Dave's Garden is the hands-down favorite website of gardeners around the world. Our articles and videos show you how to start seeds and learn how to have your best garden ever. Members can chat with other gardeners in our 217 forums, and identify your plants, pests, birds and butterflies. Here's what's happening right now in Dave's Garden...
Decent book, but misses nuances. A follow-up post here from continued scientific study (who ever said science was concluded?)... Read more »
With almost 500,000 members, Dave's Garden is an amazing resource for beginning and experienced gardeners alike. Inside, you'll find over 250 forums dedicated to every type of home and gardening topic you can think of.
From annuals and bonsai trees to vegetable gardening and winter sowing; from tips on seeds and planting to advice on regional gardening, this is a gold mine of friendly advice and knowledge shared by experienced gardeners from around the world.
Since 2000, we've grown to be a comprehensive gardening community with discussion forums for every hobby, home and garden topic you can imagine. Our members are knowledgeable about soil, weather, watering, and just about every kind of plant and insect. On behalf of all our members, we are glad you came to visit, and we hope you will stop by again soon!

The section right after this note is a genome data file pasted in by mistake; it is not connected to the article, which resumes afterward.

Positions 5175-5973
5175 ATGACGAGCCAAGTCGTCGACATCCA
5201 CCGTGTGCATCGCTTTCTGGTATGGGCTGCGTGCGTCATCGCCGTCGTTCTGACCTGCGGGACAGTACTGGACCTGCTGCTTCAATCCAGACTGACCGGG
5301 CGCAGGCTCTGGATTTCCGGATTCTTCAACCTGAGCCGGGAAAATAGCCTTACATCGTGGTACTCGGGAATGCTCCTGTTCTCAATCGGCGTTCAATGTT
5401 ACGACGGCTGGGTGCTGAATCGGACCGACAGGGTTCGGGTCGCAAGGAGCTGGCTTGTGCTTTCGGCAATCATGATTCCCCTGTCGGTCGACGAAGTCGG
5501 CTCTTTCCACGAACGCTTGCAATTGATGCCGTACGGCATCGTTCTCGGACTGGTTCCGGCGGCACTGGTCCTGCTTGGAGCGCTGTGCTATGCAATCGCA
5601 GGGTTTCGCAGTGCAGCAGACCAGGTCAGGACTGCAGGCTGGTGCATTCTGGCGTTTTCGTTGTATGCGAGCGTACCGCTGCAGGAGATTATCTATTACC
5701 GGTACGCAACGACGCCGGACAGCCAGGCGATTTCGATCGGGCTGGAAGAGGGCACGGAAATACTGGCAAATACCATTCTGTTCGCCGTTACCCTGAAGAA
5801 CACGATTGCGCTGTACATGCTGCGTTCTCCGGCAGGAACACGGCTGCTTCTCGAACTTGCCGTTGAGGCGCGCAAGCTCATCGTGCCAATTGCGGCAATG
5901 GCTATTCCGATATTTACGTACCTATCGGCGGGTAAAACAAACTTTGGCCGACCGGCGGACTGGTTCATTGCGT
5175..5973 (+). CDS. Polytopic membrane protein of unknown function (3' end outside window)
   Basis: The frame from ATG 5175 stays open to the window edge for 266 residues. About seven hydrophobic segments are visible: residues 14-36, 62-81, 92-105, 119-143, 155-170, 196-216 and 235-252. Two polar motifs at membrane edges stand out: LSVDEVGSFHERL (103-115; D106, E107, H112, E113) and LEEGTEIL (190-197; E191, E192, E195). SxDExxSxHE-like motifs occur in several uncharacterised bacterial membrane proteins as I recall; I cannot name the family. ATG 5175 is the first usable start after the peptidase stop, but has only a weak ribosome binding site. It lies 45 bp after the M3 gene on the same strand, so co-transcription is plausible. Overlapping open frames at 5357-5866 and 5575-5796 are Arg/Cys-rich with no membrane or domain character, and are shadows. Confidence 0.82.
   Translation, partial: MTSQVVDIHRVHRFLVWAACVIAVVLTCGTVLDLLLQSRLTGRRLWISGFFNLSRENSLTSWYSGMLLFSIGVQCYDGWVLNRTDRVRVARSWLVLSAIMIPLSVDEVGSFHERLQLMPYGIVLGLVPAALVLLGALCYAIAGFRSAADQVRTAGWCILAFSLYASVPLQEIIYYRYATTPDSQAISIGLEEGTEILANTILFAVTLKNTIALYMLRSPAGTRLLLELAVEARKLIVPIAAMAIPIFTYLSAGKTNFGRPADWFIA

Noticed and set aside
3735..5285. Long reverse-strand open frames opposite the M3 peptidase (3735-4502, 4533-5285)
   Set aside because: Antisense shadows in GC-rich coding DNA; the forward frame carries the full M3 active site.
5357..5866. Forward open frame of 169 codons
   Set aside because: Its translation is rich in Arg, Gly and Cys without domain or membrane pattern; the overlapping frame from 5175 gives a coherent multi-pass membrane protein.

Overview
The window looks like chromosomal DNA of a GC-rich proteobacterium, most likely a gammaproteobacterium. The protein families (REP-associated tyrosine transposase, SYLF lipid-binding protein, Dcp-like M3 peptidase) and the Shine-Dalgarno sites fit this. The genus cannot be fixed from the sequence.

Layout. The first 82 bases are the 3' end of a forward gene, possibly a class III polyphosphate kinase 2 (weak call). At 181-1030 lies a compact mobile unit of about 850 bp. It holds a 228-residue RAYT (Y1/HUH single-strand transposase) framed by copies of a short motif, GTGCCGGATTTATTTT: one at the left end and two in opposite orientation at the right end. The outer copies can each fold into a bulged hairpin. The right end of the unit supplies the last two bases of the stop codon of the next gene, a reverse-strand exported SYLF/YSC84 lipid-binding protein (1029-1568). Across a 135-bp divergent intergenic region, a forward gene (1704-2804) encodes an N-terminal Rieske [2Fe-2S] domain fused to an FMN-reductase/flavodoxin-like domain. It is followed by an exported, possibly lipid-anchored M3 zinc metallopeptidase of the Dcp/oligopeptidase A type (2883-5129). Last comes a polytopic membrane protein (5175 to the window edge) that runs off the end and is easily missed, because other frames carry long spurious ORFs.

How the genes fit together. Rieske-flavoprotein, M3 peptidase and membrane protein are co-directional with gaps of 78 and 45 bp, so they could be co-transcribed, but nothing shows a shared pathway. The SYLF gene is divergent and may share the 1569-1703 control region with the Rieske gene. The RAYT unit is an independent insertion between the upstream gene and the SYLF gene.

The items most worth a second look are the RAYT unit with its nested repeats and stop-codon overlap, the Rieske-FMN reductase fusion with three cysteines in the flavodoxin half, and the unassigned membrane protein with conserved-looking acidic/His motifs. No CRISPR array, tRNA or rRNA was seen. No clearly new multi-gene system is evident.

0000: Today's Hortiscope: Puddles after a rain shower are fun to play in no matter how old you are. And they can make for a great impromptu photo shoot. Grab the kids, your camera and wellies and go make a splash.
1707: Carolus Linnaeus, Swedish botanist, was born in Smaland. He would develop a lasting system of scientific classification and be recognized as the father of botany. Despite his profound influence on the world of botany, only one genus, Linnaea, and a few species are named for him.
1930: The U.S. Plant Patent law went into effect, allowing up to 124 plants each year to be patented. The first plant ever granted a patent was the New Dawn rose.
1953: Henry Duncan McLaren, 2nd Baron Aberconway, British politician, horticulturist and industrialist died at Hiraethog, at the age of 74. He sponsored several botanical collectors, and Rhododendron aberconwayi is named for him.